DriveThruRPG.com
Browse Categories











Back
Other comments left for this publisher:
A Question of Loyalty: A Guidebook to Military Orders
by Steven T. [Featured Reviewer] Date Added: 09/26/2005 00:00:00

Some role playing books are like a bag of gold pieces. You find it laying in a treasure horde, and eagerly scoop it up, happy to add more gold to your coffers. But once you?ve read them, you realize that this treasure was all too quickly spent, and you?re going to have to go make another raid for more gold. Every now and then though, you come across a product that is more like an abandoned mine. At first glimpse, it?s just a dirty hole in the ground. But as you explore it, and make several repeated trips to this mine, you start finding a few shiny bits of rock. Eventually you stop to appraise these shiny trinkets, and you realize that you?re sitting on a diamond mine. A Question of Loyalty: A Guidebook to Military Orders is that kind of product.

When I first looked at the product it left me cold. Ho-hum, I thought. It?s just a book about knights and templars. I suppose it might be useful if I wanted to run a low-magic crusader type game. But as I took my time reading, and began really looking at the systems developed in this book, I became more and more impressed with the wealth of material presented in this package. Clearly, if a crusader era, low magic game is what you?re looking for, then this is the product for you. However, even if you aren?t interested in crusades, or even knights and paladins, there is still a host of useful material for almost any campaign.

The color cover artwork by Ryan Rawls, Joshua Raynack and N.C. Wyeth is fitting, depicting a group of knights in matching livery. The cover is laid out in the by now familiar ?faux-tome? style, with leatherized texture surrounding the artwork. Gilded lettering, an ?embossed? seal and faux keyhole complete the design. It?s well done, and would certainly fit right in on a bookshelf next to the latest offerings from WotC. One page of credits, one age of advertising, and one page of Table of Contents/introduction lead off before we come to the bulk of the book.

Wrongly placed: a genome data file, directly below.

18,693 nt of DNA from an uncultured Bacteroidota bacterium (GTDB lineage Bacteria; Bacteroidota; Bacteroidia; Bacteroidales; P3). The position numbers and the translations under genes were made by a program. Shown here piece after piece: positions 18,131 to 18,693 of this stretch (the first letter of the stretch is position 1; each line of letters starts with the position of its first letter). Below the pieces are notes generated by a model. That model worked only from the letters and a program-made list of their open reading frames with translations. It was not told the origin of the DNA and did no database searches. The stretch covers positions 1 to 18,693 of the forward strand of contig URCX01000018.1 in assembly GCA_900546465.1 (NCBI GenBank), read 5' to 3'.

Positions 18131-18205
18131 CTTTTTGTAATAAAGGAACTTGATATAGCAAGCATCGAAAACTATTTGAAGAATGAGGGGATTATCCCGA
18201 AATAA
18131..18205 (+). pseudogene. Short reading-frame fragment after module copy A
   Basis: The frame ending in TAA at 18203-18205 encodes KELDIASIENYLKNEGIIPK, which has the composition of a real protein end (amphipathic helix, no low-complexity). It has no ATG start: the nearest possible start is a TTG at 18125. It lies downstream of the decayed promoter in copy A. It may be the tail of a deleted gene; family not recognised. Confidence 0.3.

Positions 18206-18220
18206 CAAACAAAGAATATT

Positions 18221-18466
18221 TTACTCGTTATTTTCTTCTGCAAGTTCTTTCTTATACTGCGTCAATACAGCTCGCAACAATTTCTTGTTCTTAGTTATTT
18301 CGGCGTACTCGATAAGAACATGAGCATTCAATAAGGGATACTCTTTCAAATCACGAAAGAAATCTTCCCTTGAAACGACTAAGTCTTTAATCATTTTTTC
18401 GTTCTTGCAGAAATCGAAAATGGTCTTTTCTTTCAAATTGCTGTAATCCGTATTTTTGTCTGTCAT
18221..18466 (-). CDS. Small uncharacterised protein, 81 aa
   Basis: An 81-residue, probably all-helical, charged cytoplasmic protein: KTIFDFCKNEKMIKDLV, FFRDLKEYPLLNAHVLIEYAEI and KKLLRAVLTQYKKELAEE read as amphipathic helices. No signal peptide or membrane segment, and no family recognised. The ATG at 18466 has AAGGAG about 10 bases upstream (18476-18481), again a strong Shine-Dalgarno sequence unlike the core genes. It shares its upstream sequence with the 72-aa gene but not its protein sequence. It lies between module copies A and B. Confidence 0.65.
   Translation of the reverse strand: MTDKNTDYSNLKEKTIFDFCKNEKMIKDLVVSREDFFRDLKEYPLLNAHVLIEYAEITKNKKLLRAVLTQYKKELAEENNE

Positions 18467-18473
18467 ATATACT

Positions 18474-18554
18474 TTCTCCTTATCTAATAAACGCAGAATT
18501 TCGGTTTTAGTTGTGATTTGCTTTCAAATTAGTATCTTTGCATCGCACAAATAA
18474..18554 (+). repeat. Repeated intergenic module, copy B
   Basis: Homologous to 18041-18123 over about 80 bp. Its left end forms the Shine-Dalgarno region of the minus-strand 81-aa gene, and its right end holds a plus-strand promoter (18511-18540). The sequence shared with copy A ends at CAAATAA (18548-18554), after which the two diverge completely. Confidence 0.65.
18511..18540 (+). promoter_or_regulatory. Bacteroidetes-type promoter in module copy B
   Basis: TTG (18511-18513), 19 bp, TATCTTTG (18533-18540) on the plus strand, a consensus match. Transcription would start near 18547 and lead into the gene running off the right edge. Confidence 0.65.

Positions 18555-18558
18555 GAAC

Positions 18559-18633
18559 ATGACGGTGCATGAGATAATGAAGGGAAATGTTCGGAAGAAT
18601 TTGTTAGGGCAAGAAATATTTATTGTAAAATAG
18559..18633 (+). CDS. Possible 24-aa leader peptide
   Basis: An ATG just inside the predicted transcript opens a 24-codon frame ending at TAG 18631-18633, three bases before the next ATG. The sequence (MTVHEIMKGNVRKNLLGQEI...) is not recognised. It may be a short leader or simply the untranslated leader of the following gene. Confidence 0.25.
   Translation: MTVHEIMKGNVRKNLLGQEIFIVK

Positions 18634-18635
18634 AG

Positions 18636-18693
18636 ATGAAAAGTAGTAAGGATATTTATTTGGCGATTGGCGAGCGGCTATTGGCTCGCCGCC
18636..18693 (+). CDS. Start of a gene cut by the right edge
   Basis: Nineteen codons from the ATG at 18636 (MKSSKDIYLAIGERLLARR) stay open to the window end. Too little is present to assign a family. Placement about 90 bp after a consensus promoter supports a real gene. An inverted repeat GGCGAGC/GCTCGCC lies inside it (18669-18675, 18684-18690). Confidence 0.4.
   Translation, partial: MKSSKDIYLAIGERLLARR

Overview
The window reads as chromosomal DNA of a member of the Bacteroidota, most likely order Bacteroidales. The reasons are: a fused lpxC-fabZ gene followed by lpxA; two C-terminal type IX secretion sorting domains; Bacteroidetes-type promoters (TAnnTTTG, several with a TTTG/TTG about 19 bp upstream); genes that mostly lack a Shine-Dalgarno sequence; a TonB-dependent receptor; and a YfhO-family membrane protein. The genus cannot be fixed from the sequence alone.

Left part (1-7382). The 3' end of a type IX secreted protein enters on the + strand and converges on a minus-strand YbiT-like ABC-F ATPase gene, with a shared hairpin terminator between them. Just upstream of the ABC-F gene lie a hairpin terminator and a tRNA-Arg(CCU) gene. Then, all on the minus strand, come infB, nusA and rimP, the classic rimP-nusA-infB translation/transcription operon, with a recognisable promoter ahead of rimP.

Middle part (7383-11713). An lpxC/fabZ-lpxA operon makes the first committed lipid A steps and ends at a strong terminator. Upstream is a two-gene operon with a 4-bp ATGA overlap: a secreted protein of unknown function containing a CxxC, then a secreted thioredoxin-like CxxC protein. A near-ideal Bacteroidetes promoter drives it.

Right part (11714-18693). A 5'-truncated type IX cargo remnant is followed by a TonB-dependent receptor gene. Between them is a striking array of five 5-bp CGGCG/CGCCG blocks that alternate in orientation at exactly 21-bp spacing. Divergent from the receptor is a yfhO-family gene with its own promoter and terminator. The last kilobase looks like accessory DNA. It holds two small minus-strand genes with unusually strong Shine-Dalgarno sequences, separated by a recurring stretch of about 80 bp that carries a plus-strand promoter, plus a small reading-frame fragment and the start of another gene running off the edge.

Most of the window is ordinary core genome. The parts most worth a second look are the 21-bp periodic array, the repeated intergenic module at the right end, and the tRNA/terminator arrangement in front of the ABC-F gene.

It?s been said that RPG products live or die on crunch. Colorful flavor text is great, but if I?m not getting something mechanically new, then why bother? In this respect, A Question of Loyalty: A Guidebook to Military Orders does not disappoint. There is crunch aplenty in this book, and while it?s presented in the light of Alea?s default setting of Terra ? a Crusade era, Earth-like fantasy world, there are plenty of great parts that could be easily transplanted into any world. Appropriately enough, chapter one lays out the new rules used in A Question of Loyalty: A Guidebook to Military Orders. First up is the Class Template.

A Class Template functions much like any other inherited or acquired template. It is a set of statistics/abilities that are added to a qualified character in exchange for a Level Adjustment. The difference between a Class Template and a regular template is that the abilities gained via Class Template are applied to the character as he levels up. This is an excellent way to mirror the concept of a military order without having to design a prestige class. With Class Templates, any PC, no mater their class can operate as a member of the order, without dipping into multiclassing, or switching to a variant class. Want to play a Rogue with a heart of gold who serves as a scout for a group of Templars? Just add the appropriate Class Template and you?ve got a whole new twist on the character. For me, templates are one of the most creative parts of the d20 system, and this novel use of them is a real winner. As I said before, while the Class Template system is perfect for modeling military orders, it can be applied to far more than that. The system would also work well for modeling guilds, and even adventuring groups with a special focus. I know I?ll be getting a lot of mileage from this concept.